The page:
• Amniotic fluid;
  • immunoglobulin;
  • secretory component;
  • secretory immunoglobulin

Quan CP, Forestier F, Bouvet J-P. Immunoglobulins of the human amniotic fluid. AJRI 1999; 42:219–225 © Munksgaard, Copenhagen

PROBLEM: Except for the description of a secretory immunoglobulin (S-Ig) of a low size, no recent study has investigated the molecular status of antibodies in the human amniotic fluid.

METHOD: After separation with a high performance chromatography, we analyzed the different isotypes of amniotic Igs by immunoblotting and ELISA.

RESULTS: IgG is found to be the major isotype and to contain mother-derived tetanus antitoxins. IgA is much less abundant, whereas no IgM can be detected. IgA is monomeric, with a low level of secretory IgA and with various amounts of free secretory component (SC). The presence of a low level of SC-containing immunoglobulin of a low size is confirmed during the last trimester of pregnancy. This molecule contains no α chain but includes a Fabγ fragment noncovalently associated with SC. IgG, IgA, and SC are detected in the fetal urine and, therefore, can reach the amniotic fluid by this route.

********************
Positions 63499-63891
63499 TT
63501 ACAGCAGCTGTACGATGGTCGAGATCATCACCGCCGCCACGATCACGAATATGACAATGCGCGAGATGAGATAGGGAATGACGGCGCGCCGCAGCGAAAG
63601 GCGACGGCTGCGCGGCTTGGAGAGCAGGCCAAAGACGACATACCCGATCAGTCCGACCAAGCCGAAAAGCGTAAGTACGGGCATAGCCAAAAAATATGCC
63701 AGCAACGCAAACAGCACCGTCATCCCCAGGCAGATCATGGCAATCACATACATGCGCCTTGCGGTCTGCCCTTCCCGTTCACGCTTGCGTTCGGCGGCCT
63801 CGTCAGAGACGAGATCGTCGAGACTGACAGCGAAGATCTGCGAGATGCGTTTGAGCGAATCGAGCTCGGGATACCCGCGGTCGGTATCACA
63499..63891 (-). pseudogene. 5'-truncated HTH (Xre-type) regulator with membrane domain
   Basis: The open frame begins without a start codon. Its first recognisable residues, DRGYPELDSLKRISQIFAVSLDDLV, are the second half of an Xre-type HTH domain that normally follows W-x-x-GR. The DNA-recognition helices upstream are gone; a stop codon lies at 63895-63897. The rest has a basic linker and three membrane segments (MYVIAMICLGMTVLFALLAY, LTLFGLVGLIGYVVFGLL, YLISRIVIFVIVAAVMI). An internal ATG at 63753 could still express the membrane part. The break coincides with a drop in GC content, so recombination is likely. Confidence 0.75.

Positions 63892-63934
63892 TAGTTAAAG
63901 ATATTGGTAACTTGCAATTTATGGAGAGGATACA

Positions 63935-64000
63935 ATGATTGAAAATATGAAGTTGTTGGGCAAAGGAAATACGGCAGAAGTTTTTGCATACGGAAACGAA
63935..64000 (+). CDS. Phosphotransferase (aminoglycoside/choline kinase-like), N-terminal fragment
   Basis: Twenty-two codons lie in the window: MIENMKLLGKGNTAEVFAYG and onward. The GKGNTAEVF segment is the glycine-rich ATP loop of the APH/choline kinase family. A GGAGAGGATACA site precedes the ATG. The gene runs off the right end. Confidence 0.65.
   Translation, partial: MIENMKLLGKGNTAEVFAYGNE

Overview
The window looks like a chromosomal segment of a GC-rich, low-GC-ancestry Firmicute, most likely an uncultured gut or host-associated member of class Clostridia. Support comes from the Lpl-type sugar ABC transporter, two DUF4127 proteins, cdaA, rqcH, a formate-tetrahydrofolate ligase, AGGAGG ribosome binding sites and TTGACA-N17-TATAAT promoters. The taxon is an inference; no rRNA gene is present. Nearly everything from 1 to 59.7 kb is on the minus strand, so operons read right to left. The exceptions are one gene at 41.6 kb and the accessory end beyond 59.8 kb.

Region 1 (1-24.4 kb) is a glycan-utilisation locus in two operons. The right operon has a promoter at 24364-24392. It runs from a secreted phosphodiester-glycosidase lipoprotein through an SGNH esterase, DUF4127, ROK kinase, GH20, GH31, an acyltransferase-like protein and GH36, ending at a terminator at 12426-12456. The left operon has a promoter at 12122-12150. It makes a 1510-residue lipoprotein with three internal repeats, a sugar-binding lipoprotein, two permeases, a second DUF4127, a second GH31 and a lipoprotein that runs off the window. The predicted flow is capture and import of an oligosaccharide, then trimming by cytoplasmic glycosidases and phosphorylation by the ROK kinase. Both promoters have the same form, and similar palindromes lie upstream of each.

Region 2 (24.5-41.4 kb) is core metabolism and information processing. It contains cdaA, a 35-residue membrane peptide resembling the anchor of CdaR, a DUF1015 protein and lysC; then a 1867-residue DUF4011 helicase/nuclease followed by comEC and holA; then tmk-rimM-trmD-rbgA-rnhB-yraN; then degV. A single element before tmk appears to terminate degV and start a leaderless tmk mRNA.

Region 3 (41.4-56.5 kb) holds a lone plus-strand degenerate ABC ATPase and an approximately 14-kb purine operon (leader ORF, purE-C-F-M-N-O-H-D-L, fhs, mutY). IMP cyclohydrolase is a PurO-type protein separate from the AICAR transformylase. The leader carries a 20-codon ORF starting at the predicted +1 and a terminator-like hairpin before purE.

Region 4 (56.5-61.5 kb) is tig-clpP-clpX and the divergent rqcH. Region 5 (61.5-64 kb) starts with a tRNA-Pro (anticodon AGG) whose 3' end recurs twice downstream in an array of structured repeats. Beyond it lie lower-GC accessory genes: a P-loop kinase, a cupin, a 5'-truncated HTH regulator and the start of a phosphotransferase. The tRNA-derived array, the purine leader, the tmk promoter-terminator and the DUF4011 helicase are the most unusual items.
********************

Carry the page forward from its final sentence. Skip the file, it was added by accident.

CONLUSION: In addition to the predominant maternal IgG, the amniotic fluid contains different molecular forms of fetal immunoglobulins. Their function as an immune barrier against infection and against mother-derived autoantibodies is discussed.